Re: RARA-AVIS: Ellroy

From: Brian Thornton (
Date: 25 Nov 2002

At 08:17 PM 11/22/02 -0500, you wrote:

>In a message dated 11/22/02 12:11:09 PM, writes:
><< I intended to address the implicit contention that
>Ellroy's work is so transcendent that it is, in fact, literary, and not, in
>strictest sense, "genre" fiction. >>
>I don't recall anyone here calling his work either transcendent or literary.

Let me quote Kerry Schooley from a few days ago for you then:

"Something like 150 million killed in the past century. Yet we prosper and keep counting. I can't think of another author who so effectively catches these amoral, hysterical times. I don't care if he (Ellroy) is an asshole."

Sounds like someone describing Ellroy as either transcendent or literary, to me. Of course you could split hairs and say that you don't see either of those words in what is said, but I was responding to the entirety of the post from which I cut and pasted the above statement.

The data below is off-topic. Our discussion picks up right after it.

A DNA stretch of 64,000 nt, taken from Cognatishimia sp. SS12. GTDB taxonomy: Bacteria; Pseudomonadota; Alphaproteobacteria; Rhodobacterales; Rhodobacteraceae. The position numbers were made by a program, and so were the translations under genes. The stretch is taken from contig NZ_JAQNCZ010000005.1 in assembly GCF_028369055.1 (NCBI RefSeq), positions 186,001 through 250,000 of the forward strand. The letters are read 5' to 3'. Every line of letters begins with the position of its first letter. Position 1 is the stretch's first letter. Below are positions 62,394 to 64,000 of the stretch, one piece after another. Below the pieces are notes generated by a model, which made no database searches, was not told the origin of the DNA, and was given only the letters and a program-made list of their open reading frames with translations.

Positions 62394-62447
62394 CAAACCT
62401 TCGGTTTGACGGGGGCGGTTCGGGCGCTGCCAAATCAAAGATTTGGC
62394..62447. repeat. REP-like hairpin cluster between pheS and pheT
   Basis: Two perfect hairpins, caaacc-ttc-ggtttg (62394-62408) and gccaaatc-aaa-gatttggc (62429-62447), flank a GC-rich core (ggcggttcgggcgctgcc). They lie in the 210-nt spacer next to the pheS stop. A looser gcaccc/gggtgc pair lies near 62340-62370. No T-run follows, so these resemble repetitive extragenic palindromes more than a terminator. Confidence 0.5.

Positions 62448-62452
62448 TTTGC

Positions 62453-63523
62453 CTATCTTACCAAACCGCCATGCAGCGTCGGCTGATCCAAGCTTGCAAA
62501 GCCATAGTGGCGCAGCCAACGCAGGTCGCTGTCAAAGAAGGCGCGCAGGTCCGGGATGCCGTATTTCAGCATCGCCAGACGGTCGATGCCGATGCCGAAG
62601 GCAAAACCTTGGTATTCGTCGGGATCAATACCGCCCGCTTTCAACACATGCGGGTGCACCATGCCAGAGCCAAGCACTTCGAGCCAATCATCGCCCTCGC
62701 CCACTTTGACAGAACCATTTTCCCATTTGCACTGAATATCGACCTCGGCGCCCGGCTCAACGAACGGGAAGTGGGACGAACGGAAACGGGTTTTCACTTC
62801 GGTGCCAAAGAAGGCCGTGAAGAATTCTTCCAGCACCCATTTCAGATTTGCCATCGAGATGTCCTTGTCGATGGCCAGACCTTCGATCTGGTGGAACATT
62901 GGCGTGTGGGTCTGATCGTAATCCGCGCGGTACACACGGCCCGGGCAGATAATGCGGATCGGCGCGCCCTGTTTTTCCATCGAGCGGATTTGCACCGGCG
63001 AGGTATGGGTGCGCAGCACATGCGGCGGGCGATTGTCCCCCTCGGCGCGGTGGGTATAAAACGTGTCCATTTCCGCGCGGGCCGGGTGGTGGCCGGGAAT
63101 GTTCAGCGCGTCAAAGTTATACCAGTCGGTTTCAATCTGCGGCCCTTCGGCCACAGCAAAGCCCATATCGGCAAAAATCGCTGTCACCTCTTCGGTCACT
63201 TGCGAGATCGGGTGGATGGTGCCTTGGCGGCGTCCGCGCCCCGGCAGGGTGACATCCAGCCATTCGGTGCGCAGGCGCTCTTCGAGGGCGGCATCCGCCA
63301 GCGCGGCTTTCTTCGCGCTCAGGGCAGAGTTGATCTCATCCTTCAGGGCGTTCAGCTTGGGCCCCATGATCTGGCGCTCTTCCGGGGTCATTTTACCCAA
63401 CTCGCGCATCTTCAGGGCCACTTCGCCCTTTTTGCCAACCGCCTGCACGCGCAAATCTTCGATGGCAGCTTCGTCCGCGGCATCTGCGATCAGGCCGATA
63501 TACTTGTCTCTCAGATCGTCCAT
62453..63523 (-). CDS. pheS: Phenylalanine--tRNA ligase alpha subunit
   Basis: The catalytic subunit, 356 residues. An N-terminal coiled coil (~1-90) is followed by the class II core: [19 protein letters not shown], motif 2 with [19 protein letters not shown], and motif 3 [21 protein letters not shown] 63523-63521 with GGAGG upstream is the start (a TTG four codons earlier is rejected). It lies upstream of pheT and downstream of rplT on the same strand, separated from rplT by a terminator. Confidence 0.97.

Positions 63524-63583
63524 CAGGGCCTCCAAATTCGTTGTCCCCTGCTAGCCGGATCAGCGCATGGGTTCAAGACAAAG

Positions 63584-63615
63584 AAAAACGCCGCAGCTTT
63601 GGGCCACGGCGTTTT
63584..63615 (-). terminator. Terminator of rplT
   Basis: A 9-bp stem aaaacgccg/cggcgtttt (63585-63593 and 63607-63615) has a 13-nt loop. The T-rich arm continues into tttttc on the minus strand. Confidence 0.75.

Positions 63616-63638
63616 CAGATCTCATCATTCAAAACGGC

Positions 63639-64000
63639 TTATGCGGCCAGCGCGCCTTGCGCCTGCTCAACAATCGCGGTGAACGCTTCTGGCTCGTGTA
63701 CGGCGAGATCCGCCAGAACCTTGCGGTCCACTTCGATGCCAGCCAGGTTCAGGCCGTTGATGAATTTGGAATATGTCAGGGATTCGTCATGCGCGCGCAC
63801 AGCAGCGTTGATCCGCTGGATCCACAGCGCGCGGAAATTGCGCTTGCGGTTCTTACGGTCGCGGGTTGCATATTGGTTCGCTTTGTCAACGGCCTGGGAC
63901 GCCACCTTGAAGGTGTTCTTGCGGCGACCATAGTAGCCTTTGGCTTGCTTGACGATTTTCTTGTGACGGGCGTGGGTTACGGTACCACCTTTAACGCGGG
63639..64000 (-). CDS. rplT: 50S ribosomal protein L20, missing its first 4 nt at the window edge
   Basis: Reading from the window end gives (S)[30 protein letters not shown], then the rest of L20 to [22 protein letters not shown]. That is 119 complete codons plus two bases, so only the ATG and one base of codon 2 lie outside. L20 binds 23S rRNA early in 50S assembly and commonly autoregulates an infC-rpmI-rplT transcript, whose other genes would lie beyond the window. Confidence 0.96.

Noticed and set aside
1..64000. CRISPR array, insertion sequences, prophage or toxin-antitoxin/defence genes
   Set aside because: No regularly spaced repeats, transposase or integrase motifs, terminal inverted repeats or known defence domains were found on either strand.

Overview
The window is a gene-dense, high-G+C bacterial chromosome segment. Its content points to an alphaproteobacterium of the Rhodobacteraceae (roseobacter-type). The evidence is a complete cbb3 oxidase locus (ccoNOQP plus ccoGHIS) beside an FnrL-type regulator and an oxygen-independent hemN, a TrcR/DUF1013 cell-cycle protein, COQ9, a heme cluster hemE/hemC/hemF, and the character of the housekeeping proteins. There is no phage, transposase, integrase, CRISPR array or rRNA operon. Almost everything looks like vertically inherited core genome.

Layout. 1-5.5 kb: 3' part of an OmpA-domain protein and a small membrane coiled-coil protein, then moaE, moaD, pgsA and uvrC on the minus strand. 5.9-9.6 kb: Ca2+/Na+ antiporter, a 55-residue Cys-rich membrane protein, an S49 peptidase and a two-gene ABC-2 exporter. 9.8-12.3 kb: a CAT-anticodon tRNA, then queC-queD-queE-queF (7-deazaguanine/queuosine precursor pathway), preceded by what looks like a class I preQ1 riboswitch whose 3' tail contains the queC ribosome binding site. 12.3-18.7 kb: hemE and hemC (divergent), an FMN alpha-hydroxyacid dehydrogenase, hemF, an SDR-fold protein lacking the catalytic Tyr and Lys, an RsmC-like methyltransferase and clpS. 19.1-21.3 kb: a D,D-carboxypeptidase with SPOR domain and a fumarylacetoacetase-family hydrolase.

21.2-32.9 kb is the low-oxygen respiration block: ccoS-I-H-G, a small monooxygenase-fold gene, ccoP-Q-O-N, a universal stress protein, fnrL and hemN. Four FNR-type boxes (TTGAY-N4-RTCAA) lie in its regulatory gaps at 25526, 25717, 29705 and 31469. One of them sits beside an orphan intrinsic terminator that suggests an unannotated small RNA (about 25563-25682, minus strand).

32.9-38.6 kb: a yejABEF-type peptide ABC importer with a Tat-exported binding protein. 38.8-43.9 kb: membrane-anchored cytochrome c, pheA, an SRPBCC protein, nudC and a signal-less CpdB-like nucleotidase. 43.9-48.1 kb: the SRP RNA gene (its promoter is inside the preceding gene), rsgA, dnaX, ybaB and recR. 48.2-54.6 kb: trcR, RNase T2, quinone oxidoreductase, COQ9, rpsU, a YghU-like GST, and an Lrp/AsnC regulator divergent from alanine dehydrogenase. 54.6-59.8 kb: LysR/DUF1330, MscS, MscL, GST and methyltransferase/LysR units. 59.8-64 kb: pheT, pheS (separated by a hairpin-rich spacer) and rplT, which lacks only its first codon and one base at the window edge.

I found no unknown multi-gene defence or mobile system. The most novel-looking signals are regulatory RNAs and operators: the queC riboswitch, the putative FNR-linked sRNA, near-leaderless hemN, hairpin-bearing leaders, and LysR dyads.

>In fact, what I said was, love him or hate him, he is one of the most
>important writers working in the genre. For that reason alone, any serious
>fans of the genre should at least give him a try.
>As for literature, I find Norman Mailer for one, absolutely unreadable.

I agree. I really struggled with "The Naked and the Dead," and I passed on "The Executioner's Song." And hey, don't even get me started on James Jones!

>I'll happily take American Tabloid any day of the week.

Given a choice between "American Tabloid" and Norman Mailer's complete body of work, I'm sure I could find something in that large corpus which would hold my attention far better than "American Tabloid".

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